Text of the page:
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Espionage by the Numbers:
A Statistical Data Base

By Lynn F. Fischer
DSS/Security Research Center

The Security Research Center maintains an unclassified espionage case database in order to gain a better understanding of the crime of espionage. Much is known about individual espionage cases from detailed investigative reports after the arrest. But it is difficult to make sound generalizations about this type of behavior without data on a wide range of variables for many cases.

The SRC database includes information on all Americans arrested and convicted of espionage against the U.S. since World War II. It contains information on over 100 variables for 148 cases from 1945 to through 1998. It is based only on media reports, trial records, and other unclassified documents so information on quite a few cases is incomplete. 1

This database makes it possible to analyze basic information on the personal background and characteristics of the offenders, methods and motivations, and pertinent facts about the crime itself – situational features, what was lost or compromised, and consequences for the subjects. For example, we might want to know what sort of people have been arrested, why they did it, how they got involved, what if anything they were paid, and what foreign interest received (or was intended to receive) the information.

The following table shows that 87 offenders (62%) were volunteer spies -- they initiated the activity themselves, usually by contacting foreign representatives. An additional 24 spies were recruited by family or friends, most of whom had also volunteered (as in the Walker and Conrad spy rings). Only 29 -- less than a fourth -- were recruited on the initiative of a foreign intelligence service. Although not shown in the table, it is noteworthy that the percentage of offenders who were volunteers rather than recruited spies has been higher since the 1980s than during the previous decades.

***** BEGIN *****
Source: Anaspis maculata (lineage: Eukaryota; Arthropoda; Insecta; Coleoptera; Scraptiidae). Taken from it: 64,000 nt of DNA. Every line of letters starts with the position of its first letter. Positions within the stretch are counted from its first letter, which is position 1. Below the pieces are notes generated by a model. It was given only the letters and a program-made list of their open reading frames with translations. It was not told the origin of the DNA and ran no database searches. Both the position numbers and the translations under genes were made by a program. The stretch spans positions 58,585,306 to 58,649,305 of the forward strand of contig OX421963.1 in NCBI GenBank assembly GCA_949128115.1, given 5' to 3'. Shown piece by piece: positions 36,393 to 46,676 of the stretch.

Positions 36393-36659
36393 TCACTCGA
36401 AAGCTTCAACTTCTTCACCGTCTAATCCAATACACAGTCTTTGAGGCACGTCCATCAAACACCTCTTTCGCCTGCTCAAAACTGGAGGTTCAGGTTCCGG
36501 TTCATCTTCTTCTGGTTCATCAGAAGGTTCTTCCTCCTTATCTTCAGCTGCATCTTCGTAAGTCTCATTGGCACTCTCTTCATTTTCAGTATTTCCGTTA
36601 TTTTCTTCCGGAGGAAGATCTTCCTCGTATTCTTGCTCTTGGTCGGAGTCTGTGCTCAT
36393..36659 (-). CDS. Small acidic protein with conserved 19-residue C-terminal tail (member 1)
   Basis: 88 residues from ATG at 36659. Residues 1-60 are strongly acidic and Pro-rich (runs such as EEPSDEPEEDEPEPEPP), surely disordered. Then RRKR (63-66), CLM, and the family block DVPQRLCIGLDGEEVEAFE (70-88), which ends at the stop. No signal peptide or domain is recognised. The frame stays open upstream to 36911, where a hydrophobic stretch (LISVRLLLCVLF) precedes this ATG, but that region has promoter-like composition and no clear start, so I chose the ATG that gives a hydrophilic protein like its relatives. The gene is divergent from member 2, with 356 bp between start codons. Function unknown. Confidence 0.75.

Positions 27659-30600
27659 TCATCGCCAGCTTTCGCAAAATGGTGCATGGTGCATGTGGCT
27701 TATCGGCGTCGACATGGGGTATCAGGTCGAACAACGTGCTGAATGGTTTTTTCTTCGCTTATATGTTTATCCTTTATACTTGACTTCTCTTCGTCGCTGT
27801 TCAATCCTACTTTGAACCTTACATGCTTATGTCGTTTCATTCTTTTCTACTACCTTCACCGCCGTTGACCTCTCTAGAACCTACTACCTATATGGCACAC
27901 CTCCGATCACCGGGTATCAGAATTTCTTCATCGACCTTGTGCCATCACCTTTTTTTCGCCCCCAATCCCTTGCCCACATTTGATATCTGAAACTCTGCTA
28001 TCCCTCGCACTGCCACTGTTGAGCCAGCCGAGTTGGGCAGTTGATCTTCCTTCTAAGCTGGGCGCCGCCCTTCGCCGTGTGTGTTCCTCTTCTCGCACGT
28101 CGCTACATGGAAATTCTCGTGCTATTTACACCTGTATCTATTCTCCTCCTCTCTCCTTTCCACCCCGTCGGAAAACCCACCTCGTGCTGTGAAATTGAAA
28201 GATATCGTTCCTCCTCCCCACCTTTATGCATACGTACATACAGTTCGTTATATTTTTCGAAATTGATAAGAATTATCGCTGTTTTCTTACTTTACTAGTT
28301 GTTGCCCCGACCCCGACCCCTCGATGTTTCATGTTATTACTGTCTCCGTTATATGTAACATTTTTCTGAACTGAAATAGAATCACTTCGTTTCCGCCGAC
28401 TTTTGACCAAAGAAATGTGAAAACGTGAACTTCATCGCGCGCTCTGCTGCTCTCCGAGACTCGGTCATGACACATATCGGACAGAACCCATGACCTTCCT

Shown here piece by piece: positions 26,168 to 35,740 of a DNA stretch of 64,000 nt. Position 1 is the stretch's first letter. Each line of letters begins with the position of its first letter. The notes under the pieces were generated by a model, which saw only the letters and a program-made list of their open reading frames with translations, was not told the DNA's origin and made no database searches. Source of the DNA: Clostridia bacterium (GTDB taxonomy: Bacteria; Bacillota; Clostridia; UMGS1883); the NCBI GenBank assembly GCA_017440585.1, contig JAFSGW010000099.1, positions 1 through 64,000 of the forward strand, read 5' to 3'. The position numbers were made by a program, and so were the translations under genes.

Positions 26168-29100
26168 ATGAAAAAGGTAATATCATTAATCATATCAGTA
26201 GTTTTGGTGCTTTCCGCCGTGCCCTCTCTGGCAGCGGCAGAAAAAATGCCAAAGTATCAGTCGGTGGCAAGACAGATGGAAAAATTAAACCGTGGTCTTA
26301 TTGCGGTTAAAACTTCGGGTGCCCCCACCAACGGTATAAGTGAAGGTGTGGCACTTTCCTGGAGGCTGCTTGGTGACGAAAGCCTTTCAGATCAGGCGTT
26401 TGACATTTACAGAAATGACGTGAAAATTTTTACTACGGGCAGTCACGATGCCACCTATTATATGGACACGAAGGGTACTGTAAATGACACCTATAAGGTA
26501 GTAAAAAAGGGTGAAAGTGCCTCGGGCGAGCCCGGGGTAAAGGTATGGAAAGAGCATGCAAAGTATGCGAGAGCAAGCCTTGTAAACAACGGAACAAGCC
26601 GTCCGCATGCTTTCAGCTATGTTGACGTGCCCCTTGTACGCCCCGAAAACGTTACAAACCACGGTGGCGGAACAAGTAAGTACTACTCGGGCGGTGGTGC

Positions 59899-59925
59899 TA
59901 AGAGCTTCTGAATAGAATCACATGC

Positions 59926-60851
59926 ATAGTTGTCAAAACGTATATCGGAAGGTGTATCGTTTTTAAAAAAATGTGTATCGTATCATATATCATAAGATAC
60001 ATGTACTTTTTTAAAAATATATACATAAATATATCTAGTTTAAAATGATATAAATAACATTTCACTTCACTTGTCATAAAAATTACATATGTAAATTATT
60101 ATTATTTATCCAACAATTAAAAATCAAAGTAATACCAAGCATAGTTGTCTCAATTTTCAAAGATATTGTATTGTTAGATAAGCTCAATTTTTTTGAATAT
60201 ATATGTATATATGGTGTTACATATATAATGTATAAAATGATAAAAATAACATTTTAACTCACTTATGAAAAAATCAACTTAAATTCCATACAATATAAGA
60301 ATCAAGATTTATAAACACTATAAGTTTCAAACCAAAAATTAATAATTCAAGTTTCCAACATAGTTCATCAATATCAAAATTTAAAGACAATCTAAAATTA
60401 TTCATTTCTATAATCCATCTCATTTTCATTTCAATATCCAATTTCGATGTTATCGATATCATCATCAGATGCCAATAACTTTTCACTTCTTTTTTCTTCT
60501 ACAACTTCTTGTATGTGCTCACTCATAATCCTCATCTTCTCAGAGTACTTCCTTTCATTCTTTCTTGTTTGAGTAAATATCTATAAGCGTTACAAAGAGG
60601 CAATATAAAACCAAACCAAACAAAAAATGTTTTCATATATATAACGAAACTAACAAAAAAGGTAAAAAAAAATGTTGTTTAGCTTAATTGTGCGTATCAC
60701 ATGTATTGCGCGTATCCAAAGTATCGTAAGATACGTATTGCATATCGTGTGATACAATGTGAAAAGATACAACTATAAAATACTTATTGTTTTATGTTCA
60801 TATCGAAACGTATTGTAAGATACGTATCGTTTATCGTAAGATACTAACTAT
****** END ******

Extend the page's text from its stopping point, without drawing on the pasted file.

Age Espionage Began by Volunteer and Recruited Spies

Volunteers Recruited by
Family or Friends
Recruited by
Foreign Intelligence
% Number
of Cases
% Number
of Cases
% Number
of Cases
<20 8 7 4.2 1 0 0
20-24 28.7 25 37.5 9 6.9 2
25-29 12.7 11 20.8 5 34.5 10
30-34 14.9 13 12.5 3 6.9 2
35-39 12.7 11 12.5 3 13.8 4
40-44 12.7 11 4.2 1 24.1 7
45+ 10.3 9 8.3 2 13.8 4
Total 100% 87 100% 24 100% 29

This table also shows the relationship between the age at which the subjects first became involved with espionage as well as whether the offenders were volunteers or recruited. The largest group of volunteers and of those recruited by friends or family were between age 20 and 24. The largest number of those who were recruited by foreign intelligence were between 25 and 29 years old. Those recruited on the initiative of a foreign intelligence service tended to be older (median age 35) than both volunteers (30) and those recruited by family or friends (25.5).

The most significant conclusions from this table are that most Americans spies are volunteers, not recruits, and that the most vulnerable age group is employees in their 20s. The volunteer spies are overwhelmingly in the young adult category.

The following table shows that half of the American spies have been military personnel, half civilian. It also the age at which spies began their espionage. Among espionage offenders who were in the military, about two-thirds began their involvement before the age of 30, while among civilians, initial offenders tended to be older. This difference probably results from the simple fact that the military population has a lower average age.

Age Espionage Began by Military and Civilian Employment

  Military Civilian
Age % Number of Cases % Number of Cases
<20 9.9 7 1.4 1
20-24 37.5 27 15.3 11
25-29 19.4 14 18.1 13
30-34 12.5 9 12.5 9
35-39 13.9 10 11.1 8
40-44 6.9 5 20.8 15
45+ 0.0 0 20.8 15
Total 100% 72 100% 56

The following table offers a positive note -- that 26% of all offenders were caught before they could do any damage, and 47% were caught during their first year of betrayal. Many of the young military offenders have been stopped in their tracks. Military offenders are more likely than civilian offenders to be apprehended in the early stages of their crime.

Length of Espionage by Military and Civilian

  Military Civilian
Length of Espionage % Number of Cases % Number of Cases
Intercepted First Time
Attempted Espionage
37.0 27 16.9 12
Less than 1 year 19.2 14 21.3 16
1 – 4.9 years 24.7 18 37.3 28
5 years or more 19.2 14 25.3 19
Total 100% 73 100% 75